“And if they do not give us the mic to speak, we build our own stage – I was never a fan of their stage anyway; how correct it stood, how sturdy and mute, how cold it was.” – Raifa Rafiq
It’s Not About the Burqa by Mariam Khan (Editor)
Genre: Non-Fiction, Islam, Essays, Diverse Anthologies, Feminism
Goodreads Summary: When was the last time you heard a Muslim woman speak for herself without a filter?
In 2016, Mariam Khan read that David Cameron had linked the radicalization of Muslim men to the ‘traditional submissiveness’ of Muslim women. Mariam felt pretty sure she didn’t know a single Muslim woman who would describe herself that way. Why was she hearing about Muslim women from people who were neither Muslim, nor female?
Years later the state of the national discourse has deteriorated even further, and Muslim women’s voices are still pushed to the fringes – the figures leading the discussion are white and male.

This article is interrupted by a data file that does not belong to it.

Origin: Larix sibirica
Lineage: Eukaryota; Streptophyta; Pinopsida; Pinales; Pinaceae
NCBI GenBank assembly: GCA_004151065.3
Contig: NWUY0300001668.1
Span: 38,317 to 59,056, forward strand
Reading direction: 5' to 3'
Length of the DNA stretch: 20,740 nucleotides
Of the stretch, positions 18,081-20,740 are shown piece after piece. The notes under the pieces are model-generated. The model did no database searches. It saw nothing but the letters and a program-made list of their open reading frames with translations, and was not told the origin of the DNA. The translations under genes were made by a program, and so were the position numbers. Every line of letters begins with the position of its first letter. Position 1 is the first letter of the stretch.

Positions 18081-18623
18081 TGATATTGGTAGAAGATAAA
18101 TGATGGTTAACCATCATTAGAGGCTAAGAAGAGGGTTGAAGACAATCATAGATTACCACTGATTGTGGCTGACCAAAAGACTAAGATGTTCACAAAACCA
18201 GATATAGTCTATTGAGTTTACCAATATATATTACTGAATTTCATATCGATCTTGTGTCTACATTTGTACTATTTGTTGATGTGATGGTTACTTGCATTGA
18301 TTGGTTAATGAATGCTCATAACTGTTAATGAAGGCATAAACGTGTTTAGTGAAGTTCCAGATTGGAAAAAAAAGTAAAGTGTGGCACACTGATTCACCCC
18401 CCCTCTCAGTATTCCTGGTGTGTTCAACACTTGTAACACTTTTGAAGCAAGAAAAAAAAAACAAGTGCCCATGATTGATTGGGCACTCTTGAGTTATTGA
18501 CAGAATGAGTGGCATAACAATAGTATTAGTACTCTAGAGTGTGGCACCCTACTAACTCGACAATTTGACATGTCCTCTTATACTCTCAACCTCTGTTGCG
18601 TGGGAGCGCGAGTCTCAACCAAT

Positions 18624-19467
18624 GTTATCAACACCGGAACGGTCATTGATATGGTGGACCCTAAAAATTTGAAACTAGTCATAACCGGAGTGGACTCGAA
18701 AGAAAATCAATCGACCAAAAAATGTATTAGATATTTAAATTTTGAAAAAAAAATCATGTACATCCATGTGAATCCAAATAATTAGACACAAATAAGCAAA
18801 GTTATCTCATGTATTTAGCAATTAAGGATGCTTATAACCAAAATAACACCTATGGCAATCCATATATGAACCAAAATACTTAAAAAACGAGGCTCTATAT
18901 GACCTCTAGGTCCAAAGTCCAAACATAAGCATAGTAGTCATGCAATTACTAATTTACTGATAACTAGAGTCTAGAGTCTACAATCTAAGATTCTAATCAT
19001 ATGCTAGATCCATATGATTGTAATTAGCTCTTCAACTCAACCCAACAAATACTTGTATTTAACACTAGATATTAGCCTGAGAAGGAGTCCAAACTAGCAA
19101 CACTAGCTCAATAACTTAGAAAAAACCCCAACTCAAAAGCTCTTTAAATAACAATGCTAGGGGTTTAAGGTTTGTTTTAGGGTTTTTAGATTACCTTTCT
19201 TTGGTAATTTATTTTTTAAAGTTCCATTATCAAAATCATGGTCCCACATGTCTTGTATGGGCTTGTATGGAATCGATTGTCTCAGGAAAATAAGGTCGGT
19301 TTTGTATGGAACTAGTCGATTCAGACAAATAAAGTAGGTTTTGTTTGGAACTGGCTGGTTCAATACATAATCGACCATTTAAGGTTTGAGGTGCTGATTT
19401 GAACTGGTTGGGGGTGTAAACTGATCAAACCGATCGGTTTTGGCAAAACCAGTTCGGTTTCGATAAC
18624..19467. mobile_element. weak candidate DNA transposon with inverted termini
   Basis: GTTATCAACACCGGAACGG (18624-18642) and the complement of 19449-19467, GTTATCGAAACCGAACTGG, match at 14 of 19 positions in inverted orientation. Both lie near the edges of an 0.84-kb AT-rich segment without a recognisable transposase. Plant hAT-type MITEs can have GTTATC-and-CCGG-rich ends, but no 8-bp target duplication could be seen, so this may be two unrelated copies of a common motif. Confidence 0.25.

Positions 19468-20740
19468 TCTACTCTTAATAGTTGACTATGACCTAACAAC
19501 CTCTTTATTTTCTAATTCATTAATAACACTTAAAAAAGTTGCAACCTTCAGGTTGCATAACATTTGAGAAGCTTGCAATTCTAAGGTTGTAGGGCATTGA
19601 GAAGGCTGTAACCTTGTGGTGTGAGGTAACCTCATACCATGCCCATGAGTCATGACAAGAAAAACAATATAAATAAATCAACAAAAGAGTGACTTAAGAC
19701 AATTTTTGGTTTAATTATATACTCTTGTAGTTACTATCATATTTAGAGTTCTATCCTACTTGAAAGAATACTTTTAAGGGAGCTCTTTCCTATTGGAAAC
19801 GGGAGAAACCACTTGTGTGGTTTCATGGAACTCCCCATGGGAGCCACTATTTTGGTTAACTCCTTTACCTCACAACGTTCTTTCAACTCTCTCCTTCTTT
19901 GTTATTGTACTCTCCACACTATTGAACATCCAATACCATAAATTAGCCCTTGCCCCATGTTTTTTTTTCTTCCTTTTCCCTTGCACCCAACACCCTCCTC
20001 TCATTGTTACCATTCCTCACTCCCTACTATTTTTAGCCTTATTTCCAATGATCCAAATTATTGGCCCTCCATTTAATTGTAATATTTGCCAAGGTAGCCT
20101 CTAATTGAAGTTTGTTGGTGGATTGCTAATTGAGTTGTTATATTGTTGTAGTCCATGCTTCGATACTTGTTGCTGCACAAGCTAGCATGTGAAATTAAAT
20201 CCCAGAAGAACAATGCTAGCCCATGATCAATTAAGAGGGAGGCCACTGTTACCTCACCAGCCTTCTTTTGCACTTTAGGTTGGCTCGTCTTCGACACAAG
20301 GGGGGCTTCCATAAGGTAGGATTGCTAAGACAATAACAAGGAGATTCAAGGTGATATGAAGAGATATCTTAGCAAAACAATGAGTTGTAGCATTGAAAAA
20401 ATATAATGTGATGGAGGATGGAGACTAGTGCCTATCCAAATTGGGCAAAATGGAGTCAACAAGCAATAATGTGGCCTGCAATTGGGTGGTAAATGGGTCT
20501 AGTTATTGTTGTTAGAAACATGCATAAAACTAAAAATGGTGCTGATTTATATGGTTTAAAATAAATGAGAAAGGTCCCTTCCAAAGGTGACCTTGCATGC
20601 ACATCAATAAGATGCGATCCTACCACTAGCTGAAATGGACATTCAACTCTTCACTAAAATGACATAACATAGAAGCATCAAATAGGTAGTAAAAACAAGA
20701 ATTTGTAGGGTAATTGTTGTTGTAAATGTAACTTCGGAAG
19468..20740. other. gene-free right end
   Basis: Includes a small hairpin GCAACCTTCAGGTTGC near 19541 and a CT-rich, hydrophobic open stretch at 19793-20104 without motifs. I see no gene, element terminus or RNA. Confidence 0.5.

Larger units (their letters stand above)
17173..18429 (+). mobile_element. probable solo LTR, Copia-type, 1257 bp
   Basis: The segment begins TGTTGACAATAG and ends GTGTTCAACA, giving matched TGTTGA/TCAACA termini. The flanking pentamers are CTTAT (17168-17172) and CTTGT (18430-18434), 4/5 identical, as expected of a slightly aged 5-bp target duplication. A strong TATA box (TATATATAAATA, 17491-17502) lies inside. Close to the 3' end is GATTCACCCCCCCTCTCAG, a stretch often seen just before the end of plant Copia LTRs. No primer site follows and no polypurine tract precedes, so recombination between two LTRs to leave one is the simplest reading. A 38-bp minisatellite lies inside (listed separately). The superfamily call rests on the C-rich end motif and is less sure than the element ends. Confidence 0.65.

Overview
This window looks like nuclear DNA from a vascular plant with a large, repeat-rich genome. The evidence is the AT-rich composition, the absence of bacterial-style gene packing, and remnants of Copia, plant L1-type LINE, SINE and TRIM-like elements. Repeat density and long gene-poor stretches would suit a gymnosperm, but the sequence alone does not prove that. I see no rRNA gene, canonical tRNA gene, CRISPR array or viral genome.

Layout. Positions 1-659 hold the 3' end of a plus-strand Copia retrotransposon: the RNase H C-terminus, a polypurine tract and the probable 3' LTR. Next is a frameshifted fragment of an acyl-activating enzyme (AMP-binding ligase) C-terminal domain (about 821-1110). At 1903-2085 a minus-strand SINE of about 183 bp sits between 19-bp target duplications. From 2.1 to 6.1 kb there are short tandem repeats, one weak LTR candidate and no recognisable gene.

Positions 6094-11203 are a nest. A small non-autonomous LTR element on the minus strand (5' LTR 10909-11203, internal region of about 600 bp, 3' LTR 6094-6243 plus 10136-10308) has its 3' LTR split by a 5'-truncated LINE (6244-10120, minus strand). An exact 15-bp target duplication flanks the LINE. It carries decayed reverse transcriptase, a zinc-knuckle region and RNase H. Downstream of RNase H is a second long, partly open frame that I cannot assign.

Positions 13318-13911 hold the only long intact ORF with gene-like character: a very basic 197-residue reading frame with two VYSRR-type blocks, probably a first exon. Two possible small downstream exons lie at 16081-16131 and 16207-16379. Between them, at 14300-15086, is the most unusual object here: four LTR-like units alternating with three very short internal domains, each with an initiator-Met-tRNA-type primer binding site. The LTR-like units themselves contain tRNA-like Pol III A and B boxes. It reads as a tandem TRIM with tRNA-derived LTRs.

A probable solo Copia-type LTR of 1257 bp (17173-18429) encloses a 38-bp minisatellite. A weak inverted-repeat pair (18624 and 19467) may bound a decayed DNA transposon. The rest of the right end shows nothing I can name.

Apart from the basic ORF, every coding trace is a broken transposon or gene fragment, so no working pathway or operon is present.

Taking one of the most politicized and misused words associated with Muslim women and Islamophobia, It’s Not About the Burqa is poised to change all that. Here are voices you won’t see represented in the national news headlines: seventeen Muslim women speaking frankly about the hijab and wavering faith, about love and divorce, about feminism, queer identity, sex, and the twin threats of a disapproving community and a racist country. Funny, warm, sometimes sad, and often angry, each of these essays is a passionate declaration, and each essay is calling time on the oppression, the lazy stereotyping, the misogyny and the Islamophobia.
What does it mean, exactly, to be a Muslim woman in the West today? According to the media, it’s all about the burqa. Here’s what it’s really about.”
Contributors: Mona Eltahawy, Coco Khan, Sufiya Ahmed, Nafisa Bakkar, Afia Ahmed, Yassmin Midhat Abdel-Magied, Jamilla Hekmoun, Mariam Khan, Afshan D’souza-Lodhi, Salma Haidrani, Amna Saleem, Saima Mir, Salma El-Wardany, Aina Khan OBE, Raifa Rafiq, Malia Bouattia, Nadine Aisha Jassat
A book so impactful it made me change my entire Twitter bio.